Exorcist II: The Heretic – Horror as Anti-Horror

“People only go to movies for three reasons – to laugh, cry, or be frightened.”

-William Friedkin

Whether the book was a cautionary tale or not, the film based on The Exorcist exalts grossness, if not by design then at least by reception. Despite its high-minded moral dialogue, it inspired in the audience both a feeling of nausea at society's impending moral trajectory and enthusiasm for the Catholic Church’s power over the villainies of pop culture, as per its direct involvement with the film. The drama used saintly-heroic movie mothers and the withered warnings of priests as a meaningful backdrop to the attraction (and it was an attraction, one that people dared themselves to see a third time) of a telekinetic little girl fucking herself with a crucifix while pushing her mom's face into her bloody vagina and telling her to lick it. People were horrified at these images yet took from its wretched obviousness the lesson that a sensation of blatant terror crossed with stomach upset was an admirable thrill in its own way, when dressed as a lesson about the cultural loss of the traditional household. Yet, the film had technique; it was an exhibition of William Friedkin’s wild talent for exaggeration enclosed in the cinematographer Owen Roizman’s eye for dramatic blocking (the same he brought to Friedkin’s The French Connection two years earlier). By delivering a sequel that did not agree with nor attempt to recreate the appeal of this vomit-soaked moralism disguised as excitement, John Boorman with Exorcist II: The Heretic created the single most over-hated film in the history of horror.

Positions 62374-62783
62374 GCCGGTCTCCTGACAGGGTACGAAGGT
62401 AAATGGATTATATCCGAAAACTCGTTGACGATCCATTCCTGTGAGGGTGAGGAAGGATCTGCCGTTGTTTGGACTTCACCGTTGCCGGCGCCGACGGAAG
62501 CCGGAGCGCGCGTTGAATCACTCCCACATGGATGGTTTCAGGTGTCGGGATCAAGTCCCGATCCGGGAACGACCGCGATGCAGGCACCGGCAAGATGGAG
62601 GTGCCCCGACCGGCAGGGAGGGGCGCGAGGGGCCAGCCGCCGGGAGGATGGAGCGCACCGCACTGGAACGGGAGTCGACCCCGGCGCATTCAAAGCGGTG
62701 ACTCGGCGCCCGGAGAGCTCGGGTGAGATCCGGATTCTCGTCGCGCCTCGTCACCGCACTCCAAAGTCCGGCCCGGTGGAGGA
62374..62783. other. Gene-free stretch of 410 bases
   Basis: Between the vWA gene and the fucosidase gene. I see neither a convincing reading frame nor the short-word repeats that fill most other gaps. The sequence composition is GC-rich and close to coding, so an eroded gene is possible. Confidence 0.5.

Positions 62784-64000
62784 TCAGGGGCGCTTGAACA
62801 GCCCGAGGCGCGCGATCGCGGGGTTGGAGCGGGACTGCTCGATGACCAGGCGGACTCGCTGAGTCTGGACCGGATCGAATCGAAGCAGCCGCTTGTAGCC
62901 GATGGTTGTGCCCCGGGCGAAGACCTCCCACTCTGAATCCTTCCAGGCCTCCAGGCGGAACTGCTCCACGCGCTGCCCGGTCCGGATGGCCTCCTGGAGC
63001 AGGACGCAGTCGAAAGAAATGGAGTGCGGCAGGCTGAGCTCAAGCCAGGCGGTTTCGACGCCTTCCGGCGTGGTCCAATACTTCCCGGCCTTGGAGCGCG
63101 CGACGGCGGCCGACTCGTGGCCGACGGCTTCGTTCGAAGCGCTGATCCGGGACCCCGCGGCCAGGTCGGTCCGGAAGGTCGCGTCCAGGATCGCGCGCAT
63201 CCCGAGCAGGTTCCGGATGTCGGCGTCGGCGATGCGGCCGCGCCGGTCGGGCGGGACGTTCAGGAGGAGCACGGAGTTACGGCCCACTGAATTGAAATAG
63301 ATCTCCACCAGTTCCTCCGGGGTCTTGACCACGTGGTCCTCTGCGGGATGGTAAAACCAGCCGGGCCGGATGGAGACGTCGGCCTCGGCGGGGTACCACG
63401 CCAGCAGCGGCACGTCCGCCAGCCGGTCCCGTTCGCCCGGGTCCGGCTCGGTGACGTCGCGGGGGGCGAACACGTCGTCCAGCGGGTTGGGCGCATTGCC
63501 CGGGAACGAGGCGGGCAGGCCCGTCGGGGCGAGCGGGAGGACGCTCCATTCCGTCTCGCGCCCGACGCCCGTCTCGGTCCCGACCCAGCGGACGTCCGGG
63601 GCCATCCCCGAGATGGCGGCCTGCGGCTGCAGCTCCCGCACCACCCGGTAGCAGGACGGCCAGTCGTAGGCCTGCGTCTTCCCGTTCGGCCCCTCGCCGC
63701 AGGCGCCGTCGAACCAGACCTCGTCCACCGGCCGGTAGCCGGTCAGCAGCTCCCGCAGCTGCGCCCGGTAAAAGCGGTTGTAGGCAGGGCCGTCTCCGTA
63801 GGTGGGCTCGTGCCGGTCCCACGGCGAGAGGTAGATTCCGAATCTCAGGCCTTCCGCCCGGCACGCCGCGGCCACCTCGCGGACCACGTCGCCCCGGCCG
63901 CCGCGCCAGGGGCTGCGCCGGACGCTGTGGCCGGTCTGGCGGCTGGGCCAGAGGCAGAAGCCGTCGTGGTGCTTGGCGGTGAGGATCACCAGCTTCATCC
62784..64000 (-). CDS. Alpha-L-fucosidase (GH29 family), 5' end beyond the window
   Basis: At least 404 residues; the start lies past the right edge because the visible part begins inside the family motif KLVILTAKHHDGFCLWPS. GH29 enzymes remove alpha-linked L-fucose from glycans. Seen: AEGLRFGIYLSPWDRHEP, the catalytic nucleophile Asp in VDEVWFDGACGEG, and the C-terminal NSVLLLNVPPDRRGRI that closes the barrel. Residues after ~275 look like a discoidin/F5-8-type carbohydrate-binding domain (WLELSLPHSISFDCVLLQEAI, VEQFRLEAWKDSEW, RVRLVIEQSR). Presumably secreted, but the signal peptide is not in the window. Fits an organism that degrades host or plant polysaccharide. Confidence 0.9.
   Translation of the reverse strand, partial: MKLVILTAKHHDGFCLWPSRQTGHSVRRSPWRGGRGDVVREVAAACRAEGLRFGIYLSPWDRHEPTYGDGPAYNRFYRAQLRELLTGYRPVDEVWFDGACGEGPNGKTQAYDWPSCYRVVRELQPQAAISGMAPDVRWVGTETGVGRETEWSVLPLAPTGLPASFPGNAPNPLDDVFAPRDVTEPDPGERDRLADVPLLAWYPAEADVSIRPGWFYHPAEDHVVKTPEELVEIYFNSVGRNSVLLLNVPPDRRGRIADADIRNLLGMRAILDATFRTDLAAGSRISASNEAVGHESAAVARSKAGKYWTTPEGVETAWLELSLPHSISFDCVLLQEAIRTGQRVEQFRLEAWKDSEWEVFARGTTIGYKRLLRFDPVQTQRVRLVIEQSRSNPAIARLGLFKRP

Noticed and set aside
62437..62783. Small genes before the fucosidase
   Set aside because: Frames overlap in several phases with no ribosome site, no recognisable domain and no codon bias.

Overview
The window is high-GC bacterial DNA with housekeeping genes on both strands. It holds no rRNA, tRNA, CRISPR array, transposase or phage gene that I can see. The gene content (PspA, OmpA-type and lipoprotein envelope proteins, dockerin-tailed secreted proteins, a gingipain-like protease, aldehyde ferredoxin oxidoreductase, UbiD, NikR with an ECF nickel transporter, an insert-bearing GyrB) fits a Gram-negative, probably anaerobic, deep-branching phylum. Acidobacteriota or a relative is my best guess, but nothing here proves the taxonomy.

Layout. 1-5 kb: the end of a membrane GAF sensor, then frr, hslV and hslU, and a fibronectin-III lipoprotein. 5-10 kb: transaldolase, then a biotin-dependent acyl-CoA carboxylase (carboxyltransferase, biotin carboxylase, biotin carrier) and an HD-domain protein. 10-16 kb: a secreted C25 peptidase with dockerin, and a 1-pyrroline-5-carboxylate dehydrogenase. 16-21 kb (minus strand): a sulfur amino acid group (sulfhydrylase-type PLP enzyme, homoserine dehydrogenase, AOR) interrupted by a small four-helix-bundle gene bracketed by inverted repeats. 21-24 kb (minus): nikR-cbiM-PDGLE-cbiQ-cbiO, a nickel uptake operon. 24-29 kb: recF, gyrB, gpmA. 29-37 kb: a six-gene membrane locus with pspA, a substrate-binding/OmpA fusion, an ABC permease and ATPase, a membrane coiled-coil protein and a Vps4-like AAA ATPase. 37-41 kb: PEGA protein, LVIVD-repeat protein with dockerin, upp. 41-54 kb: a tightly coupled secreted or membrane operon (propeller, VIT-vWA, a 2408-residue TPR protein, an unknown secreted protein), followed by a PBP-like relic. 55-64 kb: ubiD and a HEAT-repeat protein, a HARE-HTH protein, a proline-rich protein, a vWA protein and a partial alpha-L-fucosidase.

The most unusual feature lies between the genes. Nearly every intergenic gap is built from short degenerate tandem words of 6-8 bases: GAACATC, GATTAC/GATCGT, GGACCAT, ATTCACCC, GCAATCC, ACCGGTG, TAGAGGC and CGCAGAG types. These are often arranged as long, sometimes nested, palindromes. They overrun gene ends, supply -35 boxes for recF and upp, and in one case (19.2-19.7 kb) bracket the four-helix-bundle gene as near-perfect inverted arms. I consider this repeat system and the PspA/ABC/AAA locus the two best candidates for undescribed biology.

“There’s this wild beast out there which is the audience,” Boorman recollected later, cornered into admitting his guilt, “I created this arena, and I just didn't throw enough Christians into it.” Boorman was not a horror fan by the conventional definition. After all, he refused to direct the first Exorcist on principle, describing it as “child torture.” When he accepted the job directing the sequel, he seemed to be on his own holy mission to swerve the brand’s thematic intent away from a celebration of obscenity to a story about goodness. Had he made a chop shop horror sequel, like all the ones that pass through the box office and out of memory forever as pseudo-remakes built from the scraps of better films, he would not have been accused of anything more heinous than technical inadequacy. He was vilified, accused of defilement, because instead of making Halloween II, Jaws 2, or Friday the 13th Part 2, he made a film that challenged the appeal of its beloved first entry. He avoided the genre’s more profitable spiritual bankruptcy, by his own admission denying the audience what they wanted. The film he made is a stumbling mess that fails in every way the original film succeeded. Yet it also succeeds where the original left moral gaps. If any film review should consider the technical-emotional aspects of a movie and weigh them as being at least as important as a sequel’s “faith” to its franchise, Exorcist II should be criticized for technical blunders but not publicly executed like the film equivalent of an infidel. This film, which was named the second worst ever made in The 50 Worst Movies Ever Made, behind Plan 9 From Outer Space, has not received a fair treatment.